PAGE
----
who register after the above dates and up to and including the
day when lectures begin—Wednesday, September 26th.
Ill addition to the $2.00 for late registration a fine of $1.00 a
day ($6.00 a week) for a period of two weeks will be imposed upon
all students who register after the day when lectures begin, the
maximum fine being $14.00.
No registration after Wednesday, October 10th (two weeks
beyond the date when lectures begin), will be accepted without the
special permission of the Faculty concerned. A candidate so
accepted for registration will have to pay the maximum fine of
$14.00 and may be required to take fewer courses than the regular
year's work: provided that if the student is required (on account
of late registration) to take less than fifteen units the fine may be
reduced or waived by the Faculty concerned. Registration and Attendance 31
4. Students registering for the first time must present the
certificates which constitute their qualification for admission to
the course of study for which they wish to register. The Registrar
is empowered to register all duly qualified students. Doubtful cases
will be dealt with by the Faculty concerned.
5. Students doing work in two academic years will register in
the lower year and fill out their course cards in such a way as to
make clear which courses are required to complete the lower year.
6. Students desiring to make a change in the course for which
they have registered must apply to the Registrar on the proper
form for a "change of course." Except in special circumstance,
no change will be allowed after the fifteenth day of the session.
If the application is approved by the Faculty concerned, the Registrar will give the necessary notifications.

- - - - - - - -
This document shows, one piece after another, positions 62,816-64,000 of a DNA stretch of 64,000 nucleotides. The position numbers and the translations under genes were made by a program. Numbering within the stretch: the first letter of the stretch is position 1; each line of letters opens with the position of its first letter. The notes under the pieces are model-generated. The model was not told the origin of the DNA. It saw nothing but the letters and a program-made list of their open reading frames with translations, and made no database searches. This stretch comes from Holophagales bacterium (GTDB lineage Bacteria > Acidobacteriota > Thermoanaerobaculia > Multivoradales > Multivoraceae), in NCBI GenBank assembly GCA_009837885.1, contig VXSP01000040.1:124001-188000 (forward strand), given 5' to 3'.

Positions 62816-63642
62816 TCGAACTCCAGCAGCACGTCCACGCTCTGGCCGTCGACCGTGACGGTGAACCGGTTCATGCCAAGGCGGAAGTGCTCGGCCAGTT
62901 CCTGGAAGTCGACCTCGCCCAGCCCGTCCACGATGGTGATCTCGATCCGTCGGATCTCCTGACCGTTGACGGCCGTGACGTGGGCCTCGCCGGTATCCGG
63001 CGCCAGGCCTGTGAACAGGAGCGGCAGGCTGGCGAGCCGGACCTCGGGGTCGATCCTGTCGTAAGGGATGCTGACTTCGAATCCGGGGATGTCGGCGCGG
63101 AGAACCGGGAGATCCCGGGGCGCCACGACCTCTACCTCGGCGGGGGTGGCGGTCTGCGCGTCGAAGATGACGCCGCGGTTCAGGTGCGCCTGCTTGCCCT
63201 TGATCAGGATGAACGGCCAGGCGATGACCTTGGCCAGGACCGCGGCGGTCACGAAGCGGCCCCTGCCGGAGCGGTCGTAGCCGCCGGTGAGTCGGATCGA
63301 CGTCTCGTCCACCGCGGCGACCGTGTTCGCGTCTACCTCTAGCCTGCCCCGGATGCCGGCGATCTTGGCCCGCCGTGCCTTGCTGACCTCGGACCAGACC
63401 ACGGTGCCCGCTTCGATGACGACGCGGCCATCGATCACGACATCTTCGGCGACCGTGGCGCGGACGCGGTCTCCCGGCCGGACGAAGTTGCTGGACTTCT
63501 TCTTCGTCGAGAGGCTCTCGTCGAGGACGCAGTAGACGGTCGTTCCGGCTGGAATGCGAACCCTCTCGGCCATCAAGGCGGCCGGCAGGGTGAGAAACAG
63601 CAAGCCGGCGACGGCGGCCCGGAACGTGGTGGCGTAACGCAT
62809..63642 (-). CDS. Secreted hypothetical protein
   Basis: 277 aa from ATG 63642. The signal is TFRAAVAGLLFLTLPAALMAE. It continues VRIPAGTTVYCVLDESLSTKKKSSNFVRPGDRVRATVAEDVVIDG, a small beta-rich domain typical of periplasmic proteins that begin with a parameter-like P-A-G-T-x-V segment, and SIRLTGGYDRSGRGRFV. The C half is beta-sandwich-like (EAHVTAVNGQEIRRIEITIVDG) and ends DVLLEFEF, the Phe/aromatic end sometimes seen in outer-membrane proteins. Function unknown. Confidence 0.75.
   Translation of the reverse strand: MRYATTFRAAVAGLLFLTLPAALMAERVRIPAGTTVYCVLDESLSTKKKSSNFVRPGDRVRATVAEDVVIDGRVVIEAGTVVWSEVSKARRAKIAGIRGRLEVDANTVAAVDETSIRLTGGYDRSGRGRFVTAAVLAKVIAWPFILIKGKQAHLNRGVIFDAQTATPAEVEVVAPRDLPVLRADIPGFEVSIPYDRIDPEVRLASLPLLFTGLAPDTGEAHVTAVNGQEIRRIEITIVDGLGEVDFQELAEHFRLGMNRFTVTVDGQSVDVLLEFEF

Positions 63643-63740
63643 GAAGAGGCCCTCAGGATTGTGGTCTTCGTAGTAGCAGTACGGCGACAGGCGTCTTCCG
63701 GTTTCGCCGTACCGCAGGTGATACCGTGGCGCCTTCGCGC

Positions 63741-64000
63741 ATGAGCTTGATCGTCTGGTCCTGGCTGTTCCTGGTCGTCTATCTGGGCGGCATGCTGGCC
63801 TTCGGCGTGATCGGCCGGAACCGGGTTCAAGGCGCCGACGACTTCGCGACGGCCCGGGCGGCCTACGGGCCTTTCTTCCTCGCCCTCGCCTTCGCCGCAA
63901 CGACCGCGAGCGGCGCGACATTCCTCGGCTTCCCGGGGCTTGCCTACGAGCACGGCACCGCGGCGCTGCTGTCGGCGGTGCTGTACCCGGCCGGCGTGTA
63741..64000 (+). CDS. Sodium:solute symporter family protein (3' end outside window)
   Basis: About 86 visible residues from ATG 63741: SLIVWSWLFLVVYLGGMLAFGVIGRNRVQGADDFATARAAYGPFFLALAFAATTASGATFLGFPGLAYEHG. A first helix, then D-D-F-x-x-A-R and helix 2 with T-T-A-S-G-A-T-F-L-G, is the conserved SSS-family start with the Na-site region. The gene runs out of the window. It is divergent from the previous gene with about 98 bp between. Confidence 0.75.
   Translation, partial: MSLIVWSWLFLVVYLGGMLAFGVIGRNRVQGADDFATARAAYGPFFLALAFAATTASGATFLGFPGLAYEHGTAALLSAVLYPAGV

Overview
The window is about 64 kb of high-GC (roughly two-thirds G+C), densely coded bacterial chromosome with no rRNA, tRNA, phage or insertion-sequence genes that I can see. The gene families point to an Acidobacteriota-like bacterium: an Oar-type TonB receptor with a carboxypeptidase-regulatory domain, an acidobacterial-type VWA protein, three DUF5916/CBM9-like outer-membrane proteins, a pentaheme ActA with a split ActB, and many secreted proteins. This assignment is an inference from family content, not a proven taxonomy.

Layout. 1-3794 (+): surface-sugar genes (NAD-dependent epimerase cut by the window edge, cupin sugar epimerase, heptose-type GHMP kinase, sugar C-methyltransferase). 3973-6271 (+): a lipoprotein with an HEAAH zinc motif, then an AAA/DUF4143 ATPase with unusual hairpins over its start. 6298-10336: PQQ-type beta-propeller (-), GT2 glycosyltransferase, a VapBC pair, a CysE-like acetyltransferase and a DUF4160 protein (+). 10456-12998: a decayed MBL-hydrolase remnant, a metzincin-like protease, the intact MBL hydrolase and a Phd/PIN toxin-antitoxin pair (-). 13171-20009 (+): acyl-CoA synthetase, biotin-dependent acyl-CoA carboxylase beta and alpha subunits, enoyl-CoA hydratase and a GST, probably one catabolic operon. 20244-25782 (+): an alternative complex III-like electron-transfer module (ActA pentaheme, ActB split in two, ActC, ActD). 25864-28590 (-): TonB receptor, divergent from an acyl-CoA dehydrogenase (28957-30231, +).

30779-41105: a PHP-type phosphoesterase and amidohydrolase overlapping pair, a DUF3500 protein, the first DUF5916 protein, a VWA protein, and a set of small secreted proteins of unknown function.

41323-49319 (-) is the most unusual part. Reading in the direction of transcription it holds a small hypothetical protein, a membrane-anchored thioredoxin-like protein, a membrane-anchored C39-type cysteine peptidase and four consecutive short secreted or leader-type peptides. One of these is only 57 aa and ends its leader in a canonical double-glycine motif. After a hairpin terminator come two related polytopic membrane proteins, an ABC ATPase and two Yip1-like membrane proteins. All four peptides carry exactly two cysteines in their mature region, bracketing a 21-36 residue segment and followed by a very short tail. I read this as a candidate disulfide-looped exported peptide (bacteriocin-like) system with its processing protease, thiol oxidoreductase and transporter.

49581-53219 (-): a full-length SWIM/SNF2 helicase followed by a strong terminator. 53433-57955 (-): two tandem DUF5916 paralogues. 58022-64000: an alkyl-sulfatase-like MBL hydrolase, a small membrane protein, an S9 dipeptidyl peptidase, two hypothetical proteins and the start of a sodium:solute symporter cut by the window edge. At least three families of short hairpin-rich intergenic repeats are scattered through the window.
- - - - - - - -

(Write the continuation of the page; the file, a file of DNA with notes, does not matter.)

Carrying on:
7. Partial students, who are not proceeding to a degree, are
not normally required to pass an examination for admission, but
before registering they must produce a certificate showing that
they have satisfied the Dean and the Heads of the Departments
concerned that they are qualified to pursue with advantage the
course of study which they propose to undertake.
8. Students are required to attend at least seven-eighths of
the lectures in each course that they take. Lectures will commence
on the hour, and admission to a lecture or laboratory and credit
for attendance may be refused by the Instructor for lateness, misconduct, inattention or neglect of duty. Absence consequent on
illness or domestic affliction may be excused only by the Dean of
the Faculty concerned, and medical certificates or other evidence
must be presented. // the absence occurs during the session, the
student must appear in person, with the certificate, at the University Health Service immediately on return to the University,
and before attendance upon class work. The University Health
Service will examine the person concerned and will immediately
forward the certificate, with report thereon, to the Dean of the
Faculty. If the absence occurs during the examinations, the certificate must be sent to the Dean of the Faculty within two days
after the termination of the examination period. A medical certificate must show the nature and the period of the disability.
Medical report forms may be obtained from the Dean's office. In
cases of deficient attendance students may (with the sanction of
the Dean and the Head of the Department concerned) be excluded
from the Christmas or the final examinations in a course; but, in
the case of a final examination, unless the unexcused absences
exceed one-fourth of the total number of lectures in a course, such 32 The University of British Columbia